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Expert View: Consumer inflation accelerates to 4.58 percent in April

Reuters  |  BENGALURU 

BENGALURU (Reuters) - India's annual consumer price accelerated in April to 4.58 percent, after easing for three straight months, data from the showed on Monday, mainly driven by faster hikes in fuel prices.

The median forecast in the poll of nearly 30 economists was for April's annual rate of consumer to rise to 4.42 percent from 4.28 percent in the previous month.


The CPI numbers are very much in line with the expectations. If you look at RBI's commentary, they were projecting 4.7 percent-5.1 percent for H1 FY 2019. It is still lower than RBI's expectations. So I do not see an immediate rate hike. We will gradually see a rate hike in FY 2019.

Since crude prices are rising towards $77 per barrel and with the rupee appreciating, numbers were expected to be higher.

Since it is still lower than RBI's projected range, RBI would be comfortable with these numbers, and as a result, immediate rate hike is not on the cards. In the next bi-monthly policy meet, it will be status quo.

With the current oil prices, we do not see any ease in the inflation numbers, which will continue to remain in the same range. If crude prices remain in the same range of $75-$77 per barrel, I don't see RBI changing forecast of inflation.

If crude rises to more than $80 per bbl, we might see RBI's inflation expectations going higher and an immediate rate hike.

We will definitely see more than 7.3 percent of GDP growth in fourth quarter.


"An increase in headline CPI inflation is primarily on account of a steep increase in the components of like clothing and footwear, housing, miscellaneous goods and services.

"A significantly high combined with surging global commodity prices would make RBI more vigilant. is again headed for a combination of high inflation and low growth. This is very serious. Credit lines have dried up with 11 PSBs coming under the RBI's PCA. Bond yields have surged making cost of credit prohibitively very high. The of and the government will have to work together to pull the system out of the current mess."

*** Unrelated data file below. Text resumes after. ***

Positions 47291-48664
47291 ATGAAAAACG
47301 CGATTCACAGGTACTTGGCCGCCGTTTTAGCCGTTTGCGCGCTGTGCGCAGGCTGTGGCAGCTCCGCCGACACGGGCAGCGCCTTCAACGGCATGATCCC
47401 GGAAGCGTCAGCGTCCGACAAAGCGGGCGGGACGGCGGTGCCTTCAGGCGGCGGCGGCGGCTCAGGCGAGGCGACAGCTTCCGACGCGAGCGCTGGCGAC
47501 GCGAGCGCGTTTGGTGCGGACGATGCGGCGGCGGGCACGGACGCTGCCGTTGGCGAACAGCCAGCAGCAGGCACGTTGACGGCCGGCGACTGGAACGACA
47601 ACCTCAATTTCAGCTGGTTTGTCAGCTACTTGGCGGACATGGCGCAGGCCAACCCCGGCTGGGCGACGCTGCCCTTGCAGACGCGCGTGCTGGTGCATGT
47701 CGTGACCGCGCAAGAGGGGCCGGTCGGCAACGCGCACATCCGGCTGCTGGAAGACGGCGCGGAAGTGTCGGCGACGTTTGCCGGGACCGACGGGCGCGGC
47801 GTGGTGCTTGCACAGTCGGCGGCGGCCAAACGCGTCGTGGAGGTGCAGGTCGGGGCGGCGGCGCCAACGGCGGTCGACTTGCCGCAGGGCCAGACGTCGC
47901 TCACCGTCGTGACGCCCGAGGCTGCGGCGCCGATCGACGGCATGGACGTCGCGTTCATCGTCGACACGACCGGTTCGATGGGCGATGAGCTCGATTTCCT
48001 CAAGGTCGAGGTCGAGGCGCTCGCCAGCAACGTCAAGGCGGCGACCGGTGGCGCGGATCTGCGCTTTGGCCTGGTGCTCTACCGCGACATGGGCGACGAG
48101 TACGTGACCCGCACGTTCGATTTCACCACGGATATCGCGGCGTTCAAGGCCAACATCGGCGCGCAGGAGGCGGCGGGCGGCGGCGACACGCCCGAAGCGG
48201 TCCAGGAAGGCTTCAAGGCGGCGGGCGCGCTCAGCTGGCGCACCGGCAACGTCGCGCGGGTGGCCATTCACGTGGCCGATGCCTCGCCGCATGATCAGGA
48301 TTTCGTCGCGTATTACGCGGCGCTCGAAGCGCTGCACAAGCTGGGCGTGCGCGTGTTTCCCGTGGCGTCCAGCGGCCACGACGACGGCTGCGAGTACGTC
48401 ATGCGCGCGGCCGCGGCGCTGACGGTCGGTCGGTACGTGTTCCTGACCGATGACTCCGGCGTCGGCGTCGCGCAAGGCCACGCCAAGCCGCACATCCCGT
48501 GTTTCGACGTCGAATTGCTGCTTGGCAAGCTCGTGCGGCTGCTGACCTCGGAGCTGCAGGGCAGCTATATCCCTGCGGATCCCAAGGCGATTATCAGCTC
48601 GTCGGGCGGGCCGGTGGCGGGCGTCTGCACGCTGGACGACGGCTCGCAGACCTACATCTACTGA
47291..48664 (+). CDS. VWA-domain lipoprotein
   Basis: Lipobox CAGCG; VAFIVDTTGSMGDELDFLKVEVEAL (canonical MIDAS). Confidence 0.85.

"The key drivers of April number were and beverages that have turned positive month-on-month after four months of contraction. Other drivers were related to miscellaneous that has seen across-the-board hardening of inflation led by education, household goods, personal care and fuel commodities such as petrol and diesel.

"at 5.9 percent is at a 44-month high. Going forward, we expect the trajectory to move north with international crude prices firming up and likely remaining elevated as also by MSP-led (minimum support price) inflation. We maintain our estimate for FY19 at 4.7 percent with upward bias. The positive support could come only if we have a solid monsoon performance giving a grain output."


"Firmer headline is driven by in food prices, especially vegetables, together with a sharp rise in domestic fuel prices. Housing is still upheld by remnant rent allowance changes. Hardening core pressures are the dominant takeaway from April's outcome as it ticks towards 5.8 percent-5.9 percent, much to the discomfort of the central

"The of is likely to adopt hawkish commentary in June, highlighting upside risks from MSP (minimum support price) increases and global oil prices, coupled with heightened volatility in the financial markets. Today's outcome validates our expectations that the central bank is likely to tighten policy in August."


"We continue to expect a pre-emptive rate hike by the at its August policy meeting. Whether the hike will be one-off or followed up by another hike this year would be data-dependent. Nevertheless, chances of two rate hikes in 2018 have increased.

"We remain comfortable with our fiscal year-end average inflation forecast of 5.1 percent. The bias remains on upside risks, largely led by and a stronger cyclical recovery in activity.

"We think RBI would revise its inflation forecast higher. Global growth momentum remains strong despite trade tensions; are edging up on geopolitical risks and domestic demand and investments are in recovery mode.

"Underlying inflation pressures are mainly demand-driven, backed by the ongoing cyclical recovery in consumption and investment. Core inflation would firm up further as the combination of higher commodity prices and improving demand abet labour costs going forward."

(Reporting by in Mumbai, Jessica Kuruthukulangara and Vishal Sridhar in Bengaluru, Editing by Sherry Jacob-Phillips)

(This story has not been edited by Business Standard staff and is auto-generated from a syndicated feed.)

First Published: Mon, May 14 2018. 18:11 IST